The 79th Fighter Squadron then attacked airfields across the

Jutland Peninsular. Two passes were made over the airfield at Jagel.

Lt. Pogue claimed an Me109 damaged on the second pass.

A further landing strip near Hutzfeld was also attacked with

Lt. Pogue claiming to have damaged a He177. These were the

last claims made by a pilot flying 44-13535. The aircraft would fly

another six missions with the last on one 21st April. The 20th Fighter

Group flew one further mission on 25th April but “Chattanooga

Choo Choo” wasn’t scheduled to fly. By this point there were few

worthwhile targets left in the little that remained of the Third Reich’s

territory. Thirteen days later the Germans surrendered and the war

in Europe was over.

44-13535 had flown 107 combat missions to targets all across

occupied Europe, had visited the Soviet Union and Italy, had been

flown operationally by 35 different pilots and was responsible for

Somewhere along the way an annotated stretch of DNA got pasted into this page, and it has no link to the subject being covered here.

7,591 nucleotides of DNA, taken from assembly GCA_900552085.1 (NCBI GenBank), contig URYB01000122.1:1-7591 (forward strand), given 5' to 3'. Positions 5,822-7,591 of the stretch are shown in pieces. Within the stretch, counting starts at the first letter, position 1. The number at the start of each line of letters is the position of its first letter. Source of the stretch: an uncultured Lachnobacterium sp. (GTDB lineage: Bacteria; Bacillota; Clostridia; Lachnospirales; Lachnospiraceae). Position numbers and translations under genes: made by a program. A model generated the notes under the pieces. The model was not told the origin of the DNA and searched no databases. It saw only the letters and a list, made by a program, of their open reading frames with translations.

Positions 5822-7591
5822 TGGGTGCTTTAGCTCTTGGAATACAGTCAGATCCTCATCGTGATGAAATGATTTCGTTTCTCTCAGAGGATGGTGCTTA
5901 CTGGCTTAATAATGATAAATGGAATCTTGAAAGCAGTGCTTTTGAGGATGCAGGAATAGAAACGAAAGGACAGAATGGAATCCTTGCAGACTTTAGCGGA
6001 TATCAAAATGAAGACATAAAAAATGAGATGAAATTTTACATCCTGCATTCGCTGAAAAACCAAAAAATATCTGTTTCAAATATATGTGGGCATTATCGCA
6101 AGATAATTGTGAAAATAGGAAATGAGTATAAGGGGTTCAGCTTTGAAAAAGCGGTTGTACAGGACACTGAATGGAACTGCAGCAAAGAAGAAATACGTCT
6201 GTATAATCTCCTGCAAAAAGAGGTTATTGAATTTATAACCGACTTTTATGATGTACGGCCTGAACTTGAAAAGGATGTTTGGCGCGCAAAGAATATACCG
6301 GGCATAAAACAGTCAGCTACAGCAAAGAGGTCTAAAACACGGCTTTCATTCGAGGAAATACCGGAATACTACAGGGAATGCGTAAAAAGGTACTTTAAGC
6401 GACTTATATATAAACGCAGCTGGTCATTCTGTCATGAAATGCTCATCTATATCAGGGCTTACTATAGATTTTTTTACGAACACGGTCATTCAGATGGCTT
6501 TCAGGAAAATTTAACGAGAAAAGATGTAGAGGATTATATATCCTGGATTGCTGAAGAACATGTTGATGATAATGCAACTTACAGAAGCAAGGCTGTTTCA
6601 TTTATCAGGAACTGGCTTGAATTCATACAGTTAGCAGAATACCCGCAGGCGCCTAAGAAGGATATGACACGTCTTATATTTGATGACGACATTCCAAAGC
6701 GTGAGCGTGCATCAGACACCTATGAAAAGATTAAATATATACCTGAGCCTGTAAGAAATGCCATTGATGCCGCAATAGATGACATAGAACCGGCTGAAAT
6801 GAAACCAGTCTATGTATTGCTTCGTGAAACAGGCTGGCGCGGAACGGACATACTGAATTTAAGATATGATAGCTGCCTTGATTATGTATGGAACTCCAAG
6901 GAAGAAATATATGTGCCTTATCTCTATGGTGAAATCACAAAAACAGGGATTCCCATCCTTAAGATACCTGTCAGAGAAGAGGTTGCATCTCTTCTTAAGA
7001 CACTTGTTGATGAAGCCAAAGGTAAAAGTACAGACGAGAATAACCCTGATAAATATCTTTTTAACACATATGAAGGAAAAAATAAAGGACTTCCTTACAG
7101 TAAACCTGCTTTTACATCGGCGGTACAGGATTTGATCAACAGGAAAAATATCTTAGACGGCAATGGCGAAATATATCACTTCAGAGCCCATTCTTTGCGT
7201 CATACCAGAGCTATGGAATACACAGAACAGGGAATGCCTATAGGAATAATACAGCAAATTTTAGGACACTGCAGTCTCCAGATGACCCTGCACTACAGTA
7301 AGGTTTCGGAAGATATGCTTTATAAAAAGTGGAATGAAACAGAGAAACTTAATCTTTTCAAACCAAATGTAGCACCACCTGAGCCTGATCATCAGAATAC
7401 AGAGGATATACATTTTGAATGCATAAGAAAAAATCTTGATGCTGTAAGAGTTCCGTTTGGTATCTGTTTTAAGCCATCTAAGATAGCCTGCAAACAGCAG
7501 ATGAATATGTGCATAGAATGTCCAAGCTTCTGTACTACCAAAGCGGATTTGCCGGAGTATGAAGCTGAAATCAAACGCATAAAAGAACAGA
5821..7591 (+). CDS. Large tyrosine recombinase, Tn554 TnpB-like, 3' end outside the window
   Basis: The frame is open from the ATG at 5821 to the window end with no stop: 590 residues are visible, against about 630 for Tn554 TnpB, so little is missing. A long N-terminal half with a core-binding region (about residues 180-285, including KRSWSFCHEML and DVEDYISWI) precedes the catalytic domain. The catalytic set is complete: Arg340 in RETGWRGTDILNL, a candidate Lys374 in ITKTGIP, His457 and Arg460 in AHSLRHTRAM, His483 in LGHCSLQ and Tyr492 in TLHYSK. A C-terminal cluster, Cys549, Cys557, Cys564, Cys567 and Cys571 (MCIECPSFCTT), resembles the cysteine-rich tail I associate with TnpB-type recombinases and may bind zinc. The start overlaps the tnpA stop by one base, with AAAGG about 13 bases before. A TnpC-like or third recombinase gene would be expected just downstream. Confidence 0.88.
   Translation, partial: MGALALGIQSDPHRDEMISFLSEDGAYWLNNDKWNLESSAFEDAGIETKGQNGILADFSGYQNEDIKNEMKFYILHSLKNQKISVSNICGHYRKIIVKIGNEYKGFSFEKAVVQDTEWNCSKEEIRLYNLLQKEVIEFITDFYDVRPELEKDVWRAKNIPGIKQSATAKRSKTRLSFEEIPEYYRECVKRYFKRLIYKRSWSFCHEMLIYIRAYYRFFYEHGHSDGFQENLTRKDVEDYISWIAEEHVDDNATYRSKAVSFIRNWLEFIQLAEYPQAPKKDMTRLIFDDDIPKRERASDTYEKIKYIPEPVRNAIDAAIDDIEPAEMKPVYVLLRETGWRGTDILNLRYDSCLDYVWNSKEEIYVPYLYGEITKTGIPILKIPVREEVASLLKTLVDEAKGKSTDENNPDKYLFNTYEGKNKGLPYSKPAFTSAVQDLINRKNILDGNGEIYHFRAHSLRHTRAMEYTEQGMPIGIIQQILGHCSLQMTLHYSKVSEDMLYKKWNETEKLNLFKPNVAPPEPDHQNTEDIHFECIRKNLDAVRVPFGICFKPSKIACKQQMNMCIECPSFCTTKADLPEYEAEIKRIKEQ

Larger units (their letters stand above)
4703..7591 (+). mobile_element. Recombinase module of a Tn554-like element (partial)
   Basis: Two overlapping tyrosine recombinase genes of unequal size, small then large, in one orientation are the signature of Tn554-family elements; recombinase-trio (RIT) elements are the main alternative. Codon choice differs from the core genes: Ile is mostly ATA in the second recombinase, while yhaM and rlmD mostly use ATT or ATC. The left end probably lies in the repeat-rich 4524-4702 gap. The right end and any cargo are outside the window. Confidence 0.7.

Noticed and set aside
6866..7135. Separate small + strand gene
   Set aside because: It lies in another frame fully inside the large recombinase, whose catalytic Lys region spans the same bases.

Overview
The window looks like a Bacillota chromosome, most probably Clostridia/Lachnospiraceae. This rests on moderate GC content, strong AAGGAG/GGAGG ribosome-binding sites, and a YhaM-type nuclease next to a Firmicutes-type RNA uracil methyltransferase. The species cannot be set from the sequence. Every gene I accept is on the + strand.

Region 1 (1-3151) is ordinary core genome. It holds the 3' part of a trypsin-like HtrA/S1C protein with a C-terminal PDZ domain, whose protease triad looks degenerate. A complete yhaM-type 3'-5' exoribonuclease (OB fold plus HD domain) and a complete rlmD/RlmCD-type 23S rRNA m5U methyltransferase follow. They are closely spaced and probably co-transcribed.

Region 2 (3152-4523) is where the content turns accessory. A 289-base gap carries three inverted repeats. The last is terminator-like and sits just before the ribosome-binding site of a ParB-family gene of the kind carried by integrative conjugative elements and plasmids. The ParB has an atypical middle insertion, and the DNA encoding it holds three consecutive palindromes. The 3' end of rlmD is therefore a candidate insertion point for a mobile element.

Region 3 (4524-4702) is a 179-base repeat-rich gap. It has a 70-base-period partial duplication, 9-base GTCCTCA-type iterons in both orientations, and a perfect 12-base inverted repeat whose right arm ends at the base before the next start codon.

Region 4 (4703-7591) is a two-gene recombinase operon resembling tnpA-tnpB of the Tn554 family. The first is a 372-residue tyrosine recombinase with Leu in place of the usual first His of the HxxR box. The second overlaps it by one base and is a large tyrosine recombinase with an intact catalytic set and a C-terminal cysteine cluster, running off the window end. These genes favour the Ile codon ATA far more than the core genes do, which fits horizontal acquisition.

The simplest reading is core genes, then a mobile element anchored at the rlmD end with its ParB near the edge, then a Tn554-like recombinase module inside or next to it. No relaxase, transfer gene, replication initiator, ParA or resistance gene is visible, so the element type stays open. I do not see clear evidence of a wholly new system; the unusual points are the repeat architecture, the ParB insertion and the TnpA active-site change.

the destruction of five enemy aircraft and damaging a further four.

As the war in Europe became a memory and the world returned

to some form of normality a huge number of combat aircraft were

scrapped. Having an illustrious war time record was not reason

enough to keep an aircraft and on 21st August 1945 44-13535 was

recorded as having been scrapped, probably at RAF Speke.

P-51D-5-NA, s/n 44-13535

Lt. Edward F. Pogue, 79th FS,

20th FG, Kings Cliffe, United Kingdom,


Lt. Edwin Pogue with his ground crew and other personnel sat on 44-13535 MC-R “Chattanooga Choo Choo”.

INFO Eduard - August 2019